Sunday, February 8, 2009

Two poems by Isaiah Vianese

Two poems
by Isaiah Vianese

Cupcake Dreams

Cupcake dreams of opening a bakery,

of glass shelves lined with loaves

hard-crusted like bricks,

of strawberry cream pie,

cookies with chocolate chips

that leave warm tracks across your lips.

But Momma tells Cupcake she's foolish,

too fat already to work with sugar and Crisco.

Momma doesn't tell Cupcake it's Momma's fault

she outgrew her britches so young,

that she fed her candy bars instead of berries

before Cupcake knew what was good for her.

Yet, Momma still reminds her she's too big

to shop at Hot Chicks' Twinky Twig Boutique.

Momma's like that warm spot

where her thighs rub when she tries to run,

making things hard when she's already out of breath.

She calls Momma a bitch

when Momma's talking too much to hear her,

but she forgives Momma.

Cupcake thinks Momma's just angry

because she's traded cupcakes

for a new boyfriend, rice cakes, and gym.


The Breakup

He gives Cupcake a series of reasons she doesn't understand:

something ambiguous about him and not her

and about the moon rotating in and out of sight,

something about roads and forks with jagged edges,

riding bicycles in a canyon without spokes,

the chain falling off, a landslide of stone,

coyotes howling, and again the damn moon

minding everyone's business except her own, and maybe the sun's.

Anyway, the message is so buried in epic metaphor and allusion,

Cupcake isn't sure which part is reason,

and which is simile,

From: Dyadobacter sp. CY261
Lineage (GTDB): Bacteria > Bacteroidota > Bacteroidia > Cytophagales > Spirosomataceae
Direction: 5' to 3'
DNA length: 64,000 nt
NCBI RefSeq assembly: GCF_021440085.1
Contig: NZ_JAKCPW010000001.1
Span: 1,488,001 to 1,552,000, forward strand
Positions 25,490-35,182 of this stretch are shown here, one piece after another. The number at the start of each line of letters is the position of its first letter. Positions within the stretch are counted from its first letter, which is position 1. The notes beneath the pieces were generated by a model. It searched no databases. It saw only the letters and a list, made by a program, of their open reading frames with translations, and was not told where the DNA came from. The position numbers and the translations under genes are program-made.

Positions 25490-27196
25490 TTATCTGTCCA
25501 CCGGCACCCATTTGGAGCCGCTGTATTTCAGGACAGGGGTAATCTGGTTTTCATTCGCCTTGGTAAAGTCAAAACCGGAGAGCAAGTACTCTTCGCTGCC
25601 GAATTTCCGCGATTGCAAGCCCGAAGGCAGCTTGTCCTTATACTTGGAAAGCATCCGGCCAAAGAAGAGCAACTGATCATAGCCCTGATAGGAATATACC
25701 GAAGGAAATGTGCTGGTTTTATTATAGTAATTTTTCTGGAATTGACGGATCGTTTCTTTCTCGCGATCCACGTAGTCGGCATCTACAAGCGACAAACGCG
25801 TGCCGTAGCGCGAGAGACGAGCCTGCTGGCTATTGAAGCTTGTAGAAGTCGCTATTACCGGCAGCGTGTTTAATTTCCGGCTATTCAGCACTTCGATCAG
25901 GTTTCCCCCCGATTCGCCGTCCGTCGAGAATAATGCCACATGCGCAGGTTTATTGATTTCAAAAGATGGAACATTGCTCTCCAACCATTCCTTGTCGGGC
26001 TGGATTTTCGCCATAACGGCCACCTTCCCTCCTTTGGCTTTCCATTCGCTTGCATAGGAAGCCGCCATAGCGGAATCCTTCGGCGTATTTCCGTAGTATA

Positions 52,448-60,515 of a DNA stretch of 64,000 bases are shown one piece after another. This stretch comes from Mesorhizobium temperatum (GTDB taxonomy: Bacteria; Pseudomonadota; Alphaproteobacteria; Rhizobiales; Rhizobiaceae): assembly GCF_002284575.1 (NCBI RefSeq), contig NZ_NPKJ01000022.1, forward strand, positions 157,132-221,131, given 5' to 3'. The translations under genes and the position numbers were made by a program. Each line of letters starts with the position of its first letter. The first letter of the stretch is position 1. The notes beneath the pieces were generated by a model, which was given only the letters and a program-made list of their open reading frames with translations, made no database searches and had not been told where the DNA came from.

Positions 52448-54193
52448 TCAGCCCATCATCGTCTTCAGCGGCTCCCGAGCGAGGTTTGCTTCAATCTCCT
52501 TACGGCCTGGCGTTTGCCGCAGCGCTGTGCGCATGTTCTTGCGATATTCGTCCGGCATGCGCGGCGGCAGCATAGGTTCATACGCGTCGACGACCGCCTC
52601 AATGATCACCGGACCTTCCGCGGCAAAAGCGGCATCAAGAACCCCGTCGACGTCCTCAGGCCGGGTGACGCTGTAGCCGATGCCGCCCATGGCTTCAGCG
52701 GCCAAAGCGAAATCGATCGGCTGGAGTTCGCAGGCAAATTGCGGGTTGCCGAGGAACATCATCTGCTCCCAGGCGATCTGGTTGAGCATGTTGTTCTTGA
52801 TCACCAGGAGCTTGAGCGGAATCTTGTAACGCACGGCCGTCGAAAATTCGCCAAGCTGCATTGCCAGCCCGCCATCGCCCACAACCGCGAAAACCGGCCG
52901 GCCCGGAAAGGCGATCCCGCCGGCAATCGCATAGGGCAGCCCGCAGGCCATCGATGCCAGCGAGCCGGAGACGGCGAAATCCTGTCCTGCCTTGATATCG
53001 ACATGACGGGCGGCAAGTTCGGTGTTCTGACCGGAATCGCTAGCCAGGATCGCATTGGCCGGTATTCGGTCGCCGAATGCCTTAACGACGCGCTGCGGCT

or reference to some smart film she has somehow not seen,

even though it had won an award

and Halle Berry or some other pretty actress had proven

she was not just a pretty face and could play a serial killer

or someone with no money without even smirking at the thought

that someone as skinny as herself with perfect skin

could actually find herself in a situation that would force her

to put her newly manicured hands into blood or dirt, or use a shovel,

or live in a trailer with three kids that don't even look like her

and that she would likely just have shipped off to boarding school

or sent to etiquette class before she actually lived with them.

Cupcake doesn't even try to understand

but lets the man get teary and say that he loves her

yet it's time for him to move on,

and as she shuts the door behind his sorry ass

she wonders what had happened between their first date,

their first sex, and now that could bring about such things,

but as she thinks, night comes and the damn moon

keeps spreading her two-sense in every room of Cupcake's apartment,

so Cupcake pulls the shades in hopes that tomorrow,

in the sunlight, everything will look clear.

Author bio:

Isaiah Vianese lives and writes in Missouri. His work has appeared or is forthcoming in The Cherry Blossom Review, Unfettered Verse, and The Fourth River. For more information on Isaiah, please stop by

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